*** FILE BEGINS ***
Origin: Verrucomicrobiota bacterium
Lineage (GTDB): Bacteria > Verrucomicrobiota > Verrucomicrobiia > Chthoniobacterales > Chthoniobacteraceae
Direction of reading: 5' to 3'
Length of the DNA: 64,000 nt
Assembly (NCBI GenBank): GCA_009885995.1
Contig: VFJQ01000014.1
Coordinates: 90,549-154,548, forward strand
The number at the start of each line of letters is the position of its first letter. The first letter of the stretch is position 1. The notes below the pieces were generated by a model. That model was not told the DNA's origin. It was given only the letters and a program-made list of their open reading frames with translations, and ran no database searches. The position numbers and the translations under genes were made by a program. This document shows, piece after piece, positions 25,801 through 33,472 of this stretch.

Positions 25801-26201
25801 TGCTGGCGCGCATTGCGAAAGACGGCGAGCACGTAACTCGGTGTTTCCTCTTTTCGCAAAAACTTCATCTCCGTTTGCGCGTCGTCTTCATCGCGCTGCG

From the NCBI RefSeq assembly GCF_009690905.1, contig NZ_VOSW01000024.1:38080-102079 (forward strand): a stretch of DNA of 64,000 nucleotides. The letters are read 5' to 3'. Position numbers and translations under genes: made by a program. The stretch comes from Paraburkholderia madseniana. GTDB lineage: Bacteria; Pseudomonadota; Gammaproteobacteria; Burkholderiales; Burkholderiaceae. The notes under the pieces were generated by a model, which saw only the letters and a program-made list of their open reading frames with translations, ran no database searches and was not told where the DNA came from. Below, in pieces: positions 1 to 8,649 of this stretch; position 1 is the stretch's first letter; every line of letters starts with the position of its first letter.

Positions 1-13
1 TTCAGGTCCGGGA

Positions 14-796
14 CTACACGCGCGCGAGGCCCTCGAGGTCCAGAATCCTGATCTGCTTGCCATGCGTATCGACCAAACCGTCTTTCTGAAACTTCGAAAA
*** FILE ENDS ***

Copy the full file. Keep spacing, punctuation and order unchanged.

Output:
Origin: Verrucomicrobiota bacterium
Lineage (GTDB): Bacteria > Verrucomicrobiota > Verrucomicrobiia > Chthoniobacterales > Chthoniobacteraceae
Direction of reading: 5' to 3'
Length of the DNA: 64,000 nt
Assembly (NCBI GenBank): GCA_009885995.1
Contig: VFJQ01000014.1
Coordinates: 90,549-154,548, forward strand
The number at the start of each line of letters is the position of its first letter. The first letter of the stretch is position 1. The notes below the pieces were generated by a model. That model was not told the DNA's origin. It was given only the letters and a program-made list of their open reading frames with translations, and ran no database searches. The position numbers and the translations under genes were made by a program. This document shows, piece after piece, positions 25,801 through 33,472 of this stretch.

Positions 25801-26201
25801 TGCTGGCGCGCATTGCGAAAGACGGCGAGCACGTAACTCGGTGTTTCCTCTTTTCGCAAAAACTTCATCTCCGTTTGCGCGTCGTCTTCATCGCGCTGCG

From the NCBI RefSeq assembly GCF_009690905.1, contig NZ_VOSW01000024.1:38080-102079 (forward strand): a stretch of DNA of 64,000 nucleotides. The letters are read 5' to 3'. Position numbers and translations under genes: made by a program. The stretch comes from Paraburkholderia madseniana. GTDB lineage: Bacteria; Pseudomonadota; Gammaproteobacteria; Burkholderiales; Burkholderiaceae. The notes under the pieces were generated by a model, which saw only the letters and a program-made list of their open reading frames with translations, ran no database searches and was not told where the DNA came from. Below, in pieces: positions 1 to 8,649 of this stretch; position 1 is the stretch's first letter; every line of letters starts with the position of its first letter.

Positions 1-13
1 TTCAGGTCCGGGA

Positions 14-796
14 CTACACGCGCGCGAGGCCCTCGAGGTCCAGAATCCTGATCTGCTTGCCATGCGTATCGACCAAACCGTCTTTCTGAAACTTCGAAAA